And yes we sing. I think that could be categorized under the Word portion of the statement. Since our singing is a response to God’s Word with songs that are comprised primarily of the word’s of Scripture. And yes it is definitely not happy clappy or Jesus is my boyfriend music.

    S2C

  15. Standing,

    You say that the article is “caricaturing the worship practices of a “Reformed Confessional” Christian church, then you caricature the worship to God in other churches as “happy clappy Jesus is my boyfriend music.” Huh?

    So let me get this straight. Your singing is exclusively “Word”. You never sing any hymns that aren’t direct quotes from Scripture? And it is ALWAYS a response to hearing the Word, meaning that you never sing before the sermon or Scripture reading?

    Do you consider Jess’s church to be a legitimate “Reformed Confessional” church? Do you think King David was “happy clappy” when he told us “clap your hands all you people, shout to God with a voice of triumph.”? Are you uncomfortable when the NT calls the church the “bride of Christ”? Would you force all nations and all ethnicities of the world to worship just like your church in San Diego? Would you allow for any cultural differences in music style or rhythm? Good luck with that.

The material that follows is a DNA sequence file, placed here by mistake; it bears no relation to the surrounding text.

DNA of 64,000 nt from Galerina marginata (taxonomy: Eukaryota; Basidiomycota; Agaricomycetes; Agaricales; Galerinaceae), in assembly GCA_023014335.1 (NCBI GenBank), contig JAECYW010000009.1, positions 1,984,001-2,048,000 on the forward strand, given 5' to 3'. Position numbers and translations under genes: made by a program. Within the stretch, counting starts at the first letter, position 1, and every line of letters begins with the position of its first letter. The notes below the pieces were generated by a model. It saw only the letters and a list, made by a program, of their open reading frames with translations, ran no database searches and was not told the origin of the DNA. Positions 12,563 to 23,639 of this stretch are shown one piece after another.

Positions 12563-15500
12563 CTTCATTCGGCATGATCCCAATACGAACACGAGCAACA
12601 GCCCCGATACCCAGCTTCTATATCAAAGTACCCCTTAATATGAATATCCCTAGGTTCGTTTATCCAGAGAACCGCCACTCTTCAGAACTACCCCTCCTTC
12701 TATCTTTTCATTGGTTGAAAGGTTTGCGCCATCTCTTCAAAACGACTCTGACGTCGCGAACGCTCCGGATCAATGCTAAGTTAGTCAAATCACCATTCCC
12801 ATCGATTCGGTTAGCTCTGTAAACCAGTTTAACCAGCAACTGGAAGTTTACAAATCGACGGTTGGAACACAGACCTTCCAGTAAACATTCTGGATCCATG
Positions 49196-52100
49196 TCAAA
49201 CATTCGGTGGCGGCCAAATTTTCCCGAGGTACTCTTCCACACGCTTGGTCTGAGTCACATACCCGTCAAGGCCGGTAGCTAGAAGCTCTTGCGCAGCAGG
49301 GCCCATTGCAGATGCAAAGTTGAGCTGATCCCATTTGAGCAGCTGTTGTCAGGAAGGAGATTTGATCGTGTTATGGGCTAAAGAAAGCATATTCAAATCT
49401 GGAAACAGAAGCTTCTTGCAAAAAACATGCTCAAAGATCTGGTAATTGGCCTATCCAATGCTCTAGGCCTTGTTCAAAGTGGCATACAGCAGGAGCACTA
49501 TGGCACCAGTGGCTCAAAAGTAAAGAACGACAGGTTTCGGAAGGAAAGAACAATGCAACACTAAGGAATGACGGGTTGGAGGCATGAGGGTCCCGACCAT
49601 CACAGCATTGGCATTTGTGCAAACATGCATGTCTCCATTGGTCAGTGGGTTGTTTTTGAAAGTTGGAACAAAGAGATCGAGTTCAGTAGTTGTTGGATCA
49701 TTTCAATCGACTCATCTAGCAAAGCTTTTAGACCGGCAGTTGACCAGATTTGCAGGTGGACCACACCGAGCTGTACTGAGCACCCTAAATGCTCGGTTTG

16. Answer to you questions:

    1. No. They are happy clappy, etc.
    2. No. Some are Psalms, some are not.
    3. No. God’s Word begins the services in the invocation. God’s Word is read in many places more than just the sermon.
    4. Does he subscribe to the WCF or BC?
    5. No.
    6. No.
    7. It depends.
    8. It depends.

    I need to study for my Hebrew final for the next several hours. See you later.

  17. danielbalc says:

    Albino, Here’s the dancing that our reformed friend do.